My grandmother's sister, Martha Banta, wrote a thirty-two page letter about her childhood and from time to time I will copy some passages from it. Today I'm going to relate her arrival in Oklahoma.
Let me start this collection of memories beginning in 1908 when I was six years old. We lived somewhere in East Texas and for some reason my daddy decided to move to Oklahoma. I may be mistaken about the date but this can easily be ascertained by history. It was almost immediately after Indian Territory became a state and I do remember getting ready to make the trip. Daddy worked long and hard to prepare the wagon in which we were to travel.
There were high sideboards and what was called an overfit which was just a flat bed that fitted on top of the sideboards and made it secure. On this was placed a mattress and that was where we three children slept during the trip. In the bed of the wagon was another bed on which daddy and mother and the baby slept. In addition to the two beds there were dishes, cooking utensils, clothes for the family, and provisions for the journey. Besides feed for the horses and a few essential tools for daddy's trade, that being a carpenter, a farmer, and a woodsman all rolled into one. I do seem to remember too a box of books. Daddy was always a bookish kind of man. I took it all as a matter of course then, but I've often wondered how they managed to pack so much into one wagon. Over it all were the wagon bows and the tarpaulin, "wagon sheet" we called it, which kept out the rain and gave a measure of protection from the wind and sun. This was how we started the trek into Oklahoma.
There were six of us (Ira, Clarissa, Pryor, Martha, Calvin, Della). My older sister who was 14 years of age was considered then to be a grown up. I was about 6 and there were two younger than me, my brother Calvin and the baby, Della. I think we children walked a lot of the distance. I don't remember how many days we were on that trip. I do recall spending some nights in wagon yards and other nights camped alongside of the road. And how we did enjoy the meals mama cooked on the camp fires!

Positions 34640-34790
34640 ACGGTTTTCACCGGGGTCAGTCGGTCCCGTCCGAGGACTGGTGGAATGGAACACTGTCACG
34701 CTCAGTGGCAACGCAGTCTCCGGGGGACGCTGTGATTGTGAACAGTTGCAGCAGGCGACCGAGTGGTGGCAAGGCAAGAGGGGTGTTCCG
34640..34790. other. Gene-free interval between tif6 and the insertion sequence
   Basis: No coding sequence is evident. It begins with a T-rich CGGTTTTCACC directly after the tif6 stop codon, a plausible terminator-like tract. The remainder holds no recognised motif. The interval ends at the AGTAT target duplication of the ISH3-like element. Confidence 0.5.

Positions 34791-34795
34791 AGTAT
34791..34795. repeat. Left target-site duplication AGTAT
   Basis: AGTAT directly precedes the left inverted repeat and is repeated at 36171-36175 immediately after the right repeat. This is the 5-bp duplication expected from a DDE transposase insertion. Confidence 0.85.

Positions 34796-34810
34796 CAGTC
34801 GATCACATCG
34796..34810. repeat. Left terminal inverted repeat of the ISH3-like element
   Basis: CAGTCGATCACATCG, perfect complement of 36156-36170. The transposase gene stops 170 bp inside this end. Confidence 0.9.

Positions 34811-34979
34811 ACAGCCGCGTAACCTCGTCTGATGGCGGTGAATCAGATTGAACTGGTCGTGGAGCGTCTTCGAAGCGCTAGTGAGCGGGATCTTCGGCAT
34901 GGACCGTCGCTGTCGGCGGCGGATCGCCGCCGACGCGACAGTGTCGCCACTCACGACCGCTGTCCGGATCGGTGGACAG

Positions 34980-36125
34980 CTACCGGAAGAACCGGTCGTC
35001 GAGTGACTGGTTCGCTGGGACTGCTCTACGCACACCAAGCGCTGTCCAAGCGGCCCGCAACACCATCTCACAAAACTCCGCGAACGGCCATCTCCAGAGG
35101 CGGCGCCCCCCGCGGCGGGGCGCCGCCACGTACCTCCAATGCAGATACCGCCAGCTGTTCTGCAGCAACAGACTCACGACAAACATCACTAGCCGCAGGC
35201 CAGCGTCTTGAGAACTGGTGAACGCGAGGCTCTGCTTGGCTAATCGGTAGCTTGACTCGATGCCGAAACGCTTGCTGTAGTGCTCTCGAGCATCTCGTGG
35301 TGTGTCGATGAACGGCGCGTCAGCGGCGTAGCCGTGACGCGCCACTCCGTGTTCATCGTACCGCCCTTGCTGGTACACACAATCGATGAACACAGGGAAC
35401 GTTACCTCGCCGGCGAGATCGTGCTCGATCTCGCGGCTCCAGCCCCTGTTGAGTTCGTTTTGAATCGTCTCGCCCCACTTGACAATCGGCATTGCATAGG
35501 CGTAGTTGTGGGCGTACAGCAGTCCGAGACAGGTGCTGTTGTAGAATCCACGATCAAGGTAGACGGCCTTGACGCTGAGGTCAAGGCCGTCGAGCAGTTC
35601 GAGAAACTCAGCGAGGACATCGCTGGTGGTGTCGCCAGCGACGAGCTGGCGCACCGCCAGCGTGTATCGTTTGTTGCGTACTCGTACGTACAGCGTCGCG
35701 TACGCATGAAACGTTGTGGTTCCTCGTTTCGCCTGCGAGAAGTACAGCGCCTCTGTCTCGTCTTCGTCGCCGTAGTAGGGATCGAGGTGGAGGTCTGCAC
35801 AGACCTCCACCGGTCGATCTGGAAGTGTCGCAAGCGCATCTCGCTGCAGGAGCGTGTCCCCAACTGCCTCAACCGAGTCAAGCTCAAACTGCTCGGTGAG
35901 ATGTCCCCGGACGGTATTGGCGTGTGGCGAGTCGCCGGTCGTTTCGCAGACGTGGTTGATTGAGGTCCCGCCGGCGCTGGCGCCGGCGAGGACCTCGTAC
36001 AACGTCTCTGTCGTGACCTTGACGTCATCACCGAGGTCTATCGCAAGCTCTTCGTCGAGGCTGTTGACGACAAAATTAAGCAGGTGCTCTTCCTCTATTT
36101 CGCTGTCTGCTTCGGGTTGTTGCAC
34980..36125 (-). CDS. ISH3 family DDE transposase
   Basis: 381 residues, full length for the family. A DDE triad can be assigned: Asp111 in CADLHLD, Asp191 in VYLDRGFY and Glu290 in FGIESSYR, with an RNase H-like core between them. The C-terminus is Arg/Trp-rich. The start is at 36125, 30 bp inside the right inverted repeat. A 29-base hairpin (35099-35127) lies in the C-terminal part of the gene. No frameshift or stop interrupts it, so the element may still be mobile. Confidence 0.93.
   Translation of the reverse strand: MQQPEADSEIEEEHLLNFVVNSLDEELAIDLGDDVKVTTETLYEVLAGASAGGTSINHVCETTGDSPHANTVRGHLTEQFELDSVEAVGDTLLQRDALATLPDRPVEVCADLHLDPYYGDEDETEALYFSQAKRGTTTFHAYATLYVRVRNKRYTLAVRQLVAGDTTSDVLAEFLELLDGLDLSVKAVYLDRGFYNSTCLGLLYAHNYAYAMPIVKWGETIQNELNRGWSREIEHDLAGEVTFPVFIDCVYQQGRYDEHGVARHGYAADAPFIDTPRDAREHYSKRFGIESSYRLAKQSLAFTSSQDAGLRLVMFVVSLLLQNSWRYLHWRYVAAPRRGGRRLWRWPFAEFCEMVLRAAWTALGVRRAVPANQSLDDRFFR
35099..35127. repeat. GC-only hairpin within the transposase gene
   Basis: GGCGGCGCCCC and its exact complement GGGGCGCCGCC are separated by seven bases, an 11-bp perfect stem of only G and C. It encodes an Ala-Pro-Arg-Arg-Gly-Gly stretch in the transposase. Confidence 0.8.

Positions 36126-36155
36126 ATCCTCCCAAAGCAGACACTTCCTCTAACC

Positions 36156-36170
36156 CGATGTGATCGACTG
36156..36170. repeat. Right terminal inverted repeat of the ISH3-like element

Finally we came to the Red River and just across was Oklahoma. My most vivid memory of Oklahoma was of being scared almost to the point of panic. There, to my child's mind, was that MIGHTY river, and only a barge to ferry us across. When daddy drove the horses onto that barge I remember clinging to mama's skirts and waiting for the "end of the world". We made it across okay and I felt blessed relief when we were once more on solid ground.
I don't think we lingered long at that place. Daddy pressed on. I cannot recall very much about the trip into Oklahoma. I do remember the dense forest of trees. They are all gone now. I do not recall passing through Durant. In fact I think daddy purposefully avoided the big cities.
I do remember Caddo. And as I recall Caddo looked then very much as it looks today. At least main street did. There may have been a wagon yard there, and we may have spent the night. I am rather vague on that point. I do know we stayed there a while, made some purchases, and Daddy talked to some of the men about locations and working opportunities. Then we went on the Caney.